Documentation done by:
  • Developer
  • Product team/ Design team / architects
  • Technical writers
Documentation too:
  • IDE
  • Design documents
  • Modeling tool, Process Flow
  • Wiki
  • version control (e.g. git, svn,..) commits
  • Interface documentation
Not surprisingly there is a direct correlation between the tool used , the person who document the code, the amount of documentation, the "distance" of documentation from the code and the accuracy of that documentation.

Given the categories above it could be organized in the following manner:
  • Developers
    • In line code/ version control system (via code commit description) 
      • IDE/ version control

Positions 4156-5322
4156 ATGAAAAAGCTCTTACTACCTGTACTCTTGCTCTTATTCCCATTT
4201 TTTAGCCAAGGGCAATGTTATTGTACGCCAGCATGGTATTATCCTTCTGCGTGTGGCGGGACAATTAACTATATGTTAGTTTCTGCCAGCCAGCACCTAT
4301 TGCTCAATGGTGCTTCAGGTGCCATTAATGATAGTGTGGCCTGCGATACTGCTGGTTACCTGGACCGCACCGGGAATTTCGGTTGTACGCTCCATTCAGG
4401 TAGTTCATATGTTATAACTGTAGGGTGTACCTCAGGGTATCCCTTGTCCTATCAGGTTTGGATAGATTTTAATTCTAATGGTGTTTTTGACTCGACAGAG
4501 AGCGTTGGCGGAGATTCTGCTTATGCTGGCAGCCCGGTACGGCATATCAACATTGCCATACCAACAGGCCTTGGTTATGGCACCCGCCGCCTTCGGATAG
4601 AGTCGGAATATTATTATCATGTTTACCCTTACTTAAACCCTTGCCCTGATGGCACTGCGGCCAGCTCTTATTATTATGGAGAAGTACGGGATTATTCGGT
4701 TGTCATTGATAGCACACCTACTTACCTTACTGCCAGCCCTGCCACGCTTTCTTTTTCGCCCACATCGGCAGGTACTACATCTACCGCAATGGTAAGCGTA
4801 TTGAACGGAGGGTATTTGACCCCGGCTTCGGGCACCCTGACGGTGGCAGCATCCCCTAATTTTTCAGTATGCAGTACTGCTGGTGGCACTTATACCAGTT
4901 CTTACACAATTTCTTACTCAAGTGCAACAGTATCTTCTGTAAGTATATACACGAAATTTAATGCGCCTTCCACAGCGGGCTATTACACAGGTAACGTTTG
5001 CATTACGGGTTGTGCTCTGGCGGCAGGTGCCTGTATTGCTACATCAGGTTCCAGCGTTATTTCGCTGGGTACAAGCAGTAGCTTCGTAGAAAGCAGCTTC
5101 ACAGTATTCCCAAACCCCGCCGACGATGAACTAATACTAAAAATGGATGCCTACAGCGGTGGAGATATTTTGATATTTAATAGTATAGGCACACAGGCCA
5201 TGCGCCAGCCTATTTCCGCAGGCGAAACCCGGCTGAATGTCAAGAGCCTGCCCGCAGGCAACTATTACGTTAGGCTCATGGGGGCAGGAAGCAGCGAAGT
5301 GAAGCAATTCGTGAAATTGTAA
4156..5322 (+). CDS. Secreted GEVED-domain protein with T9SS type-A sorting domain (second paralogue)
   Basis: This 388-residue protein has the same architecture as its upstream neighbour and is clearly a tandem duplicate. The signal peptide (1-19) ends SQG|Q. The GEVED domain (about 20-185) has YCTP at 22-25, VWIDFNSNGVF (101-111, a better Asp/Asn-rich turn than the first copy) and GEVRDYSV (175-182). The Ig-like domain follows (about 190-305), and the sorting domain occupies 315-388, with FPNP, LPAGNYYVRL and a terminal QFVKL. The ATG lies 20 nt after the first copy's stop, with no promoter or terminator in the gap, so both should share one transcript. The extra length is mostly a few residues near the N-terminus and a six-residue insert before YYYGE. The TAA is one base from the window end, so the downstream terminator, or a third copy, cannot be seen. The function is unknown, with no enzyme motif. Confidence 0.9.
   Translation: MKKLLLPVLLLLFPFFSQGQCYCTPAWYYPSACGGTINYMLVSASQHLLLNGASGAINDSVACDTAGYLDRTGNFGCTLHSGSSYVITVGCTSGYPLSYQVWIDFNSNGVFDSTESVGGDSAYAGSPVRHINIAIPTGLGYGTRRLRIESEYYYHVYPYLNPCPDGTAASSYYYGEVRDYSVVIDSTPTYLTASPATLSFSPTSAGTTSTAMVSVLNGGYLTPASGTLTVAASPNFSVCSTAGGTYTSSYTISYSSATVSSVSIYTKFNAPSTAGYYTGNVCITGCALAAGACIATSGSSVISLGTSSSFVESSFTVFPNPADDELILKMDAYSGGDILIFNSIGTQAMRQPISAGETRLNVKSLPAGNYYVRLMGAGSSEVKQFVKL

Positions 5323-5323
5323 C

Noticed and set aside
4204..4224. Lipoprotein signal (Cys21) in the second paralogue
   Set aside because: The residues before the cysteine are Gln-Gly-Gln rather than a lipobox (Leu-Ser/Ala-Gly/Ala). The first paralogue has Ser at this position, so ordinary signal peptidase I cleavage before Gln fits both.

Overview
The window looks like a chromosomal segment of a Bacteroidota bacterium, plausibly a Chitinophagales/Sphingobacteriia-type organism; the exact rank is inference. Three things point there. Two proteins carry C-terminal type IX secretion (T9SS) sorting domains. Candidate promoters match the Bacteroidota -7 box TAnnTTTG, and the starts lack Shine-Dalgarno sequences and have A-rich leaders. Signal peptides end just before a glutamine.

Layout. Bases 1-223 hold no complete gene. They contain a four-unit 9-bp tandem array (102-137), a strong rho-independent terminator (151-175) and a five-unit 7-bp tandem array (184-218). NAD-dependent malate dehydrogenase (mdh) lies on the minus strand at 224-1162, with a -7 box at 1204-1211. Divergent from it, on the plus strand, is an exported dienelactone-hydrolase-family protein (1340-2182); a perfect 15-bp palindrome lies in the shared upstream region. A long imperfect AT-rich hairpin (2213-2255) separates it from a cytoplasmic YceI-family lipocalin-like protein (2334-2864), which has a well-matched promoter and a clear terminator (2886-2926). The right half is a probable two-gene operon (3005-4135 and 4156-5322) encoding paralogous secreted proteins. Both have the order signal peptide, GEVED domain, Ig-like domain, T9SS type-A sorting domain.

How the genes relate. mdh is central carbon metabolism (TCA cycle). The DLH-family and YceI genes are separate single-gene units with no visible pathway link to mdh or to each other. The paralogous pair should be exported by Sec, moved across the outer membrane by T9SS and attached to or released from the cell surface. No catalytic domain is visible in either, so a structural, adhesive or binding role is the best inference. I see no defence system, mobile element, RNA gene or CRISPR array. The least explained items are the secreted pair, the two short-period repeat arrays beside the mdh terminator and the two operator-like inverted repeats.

• Product team/ Design team / architects
    • In separate server linked to the code 
      •  Design documents, Interface documentation
  • Technical writers
    •  In separate server, decoupled from the code (no direct linkage)
      • Modeling tool, Process Flo, wiki

Developers tend to write short inline documentation using IDE, well interface semantics and complementary  well written code commits.
As long as the person who document the functionality has more distance from the code, the documentation would usually be in places more decoupled from where the code exist and more comprehensive.

From my experience, even good design tend to change a bit and even if the documentation is good but is decoupled from the code, most chances are that it won't catch up with code change.

In real life, when requirements keep coming from the business into development, it sometimes brings with it not only additional code to directly support functionality, but often we see the need for some structural or infra change and refactoring.